I was playing around with the new wireless router I bought and wondered if the input to the ping command was escaped properly. It wasn’t.

On Unix systems, in order to send a ICMP echo request you’ll need root permissions, or at least special permissions. Ping is usually implemented by setting the setuid bit on the ping(8) executable.

Because root permissions are required to send a ICMP echo request, the easiest way to implement ping in a web interface is to call ping(8) with the proper arguments, and parsing the result.

The way the fols at TP-LINK implemented this is by using system(3) or similar, and just directly pass “ping $userdata” to a shell. Without ever validating, or escaping $userdata.

How to exploit this?

Using the TP-LINK AC750 web interface the output data of the ping functionality isn’t (directly) sent back to the web interface. What you get as a result is either, unknown host, no response, or ICMP echo replies.

Abusing the ping functionality

The first experiment is this input:


This probably invokes something like:

$ ping "$(echo"

which is translated by the shell to.

$ ping

Using this input we can verify the input data isn’t escaped. If it returns ICMP echo responses, it worked. If it didn’t, they probably fixed the bug.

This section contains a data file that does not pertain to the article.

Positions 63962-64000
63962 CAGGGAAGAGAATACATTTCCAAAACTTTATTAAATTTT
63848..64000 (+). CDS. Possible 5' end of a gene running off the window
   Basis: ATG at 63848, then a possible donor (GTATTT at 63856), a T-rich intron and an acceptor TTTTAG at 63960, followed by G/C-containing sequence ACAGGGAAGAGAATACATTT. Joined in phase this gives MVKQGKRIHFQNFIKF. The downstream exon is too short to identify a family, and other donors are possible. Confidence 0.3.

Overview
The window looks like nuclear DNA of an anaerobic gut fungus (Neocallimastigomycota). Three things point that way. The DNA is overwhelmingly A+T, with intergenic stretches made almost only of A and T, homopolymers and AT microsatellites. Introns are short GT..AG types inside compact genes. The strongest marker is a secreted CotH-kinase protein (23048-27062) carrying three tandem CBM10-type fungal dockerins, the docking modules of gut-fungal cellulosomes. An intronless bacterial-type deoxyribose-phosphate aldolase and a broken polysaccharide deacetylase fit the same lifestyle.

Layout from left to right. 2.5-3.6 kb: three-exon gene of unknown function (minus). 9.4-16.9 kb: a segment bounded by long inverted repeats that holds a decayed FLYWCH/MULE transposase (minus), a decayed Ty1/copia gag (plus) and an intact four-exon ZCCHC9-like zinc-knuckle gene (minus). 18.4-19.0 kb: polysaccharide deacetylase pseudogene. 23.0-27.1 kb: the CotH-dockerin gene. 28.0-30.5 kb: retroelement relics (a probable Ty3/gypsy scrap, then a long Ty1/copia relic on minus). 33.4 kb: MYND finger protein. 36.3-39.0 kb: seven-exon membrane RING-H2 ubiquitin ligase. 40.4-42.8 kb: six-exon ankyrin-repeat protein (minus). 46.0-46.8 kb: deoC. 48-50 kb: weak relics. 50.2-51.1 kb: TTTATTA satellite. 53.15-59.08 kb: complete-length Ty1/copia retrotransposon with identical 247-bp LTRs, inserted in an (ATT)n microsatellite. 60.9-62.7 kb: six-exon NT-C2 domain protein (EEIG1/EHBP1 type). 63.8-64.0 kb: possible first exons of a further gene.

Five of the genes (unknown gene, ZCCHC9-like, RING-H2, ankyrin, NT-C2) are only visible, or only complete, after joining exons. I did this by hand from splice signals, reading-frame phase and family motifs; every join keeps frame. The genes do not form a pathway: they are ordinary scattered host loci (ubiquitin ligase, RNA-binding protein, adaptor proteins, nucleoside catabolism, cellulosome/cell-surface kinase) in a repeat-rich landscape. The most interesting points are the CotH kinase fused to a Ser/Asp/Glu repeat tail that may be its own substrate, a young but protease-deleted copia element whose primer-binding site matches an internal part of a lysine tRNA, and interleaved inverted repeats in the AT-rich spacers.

Obviously, we want a shell. I played around a bit with various commands to find out which commands we have at our disposal. (What I did is, I dumped a directory listing, and the output of various commands to the USB drive which I attached to the router. )

I found out there is a telnetd(8) daemon available. Also, by default this telnetd(8) server already runs with Cisco IOS-like shell, which allows you to change the same settings as the web interface, but with horror of the IOS shell.

TP-LINK shell

So, first, we should kill that shell. We can do that with the following input.

"$(killall telnetd > /dev/null && echo"

Then we start telnetd again, now with the bourne shell.

"$(/usr/sbin/telnetd -l /bin/sh > /dev/null && echo"

Now if you open a telnet session with the router, you’ve got a root shell :)

TP-LINK bourne shell

How bad is this?

I think it’s a good idea that customers get full access to the appliances they purchase. So, from that perspective I think this is more a feature than a bug.

If you want to give users web access to the router, but not root access, this is a bug. But I doubt there are many users who want this.

What is bad about this, is the fact that the webserver is run as a superuser. Worse, all processes are run as superuser.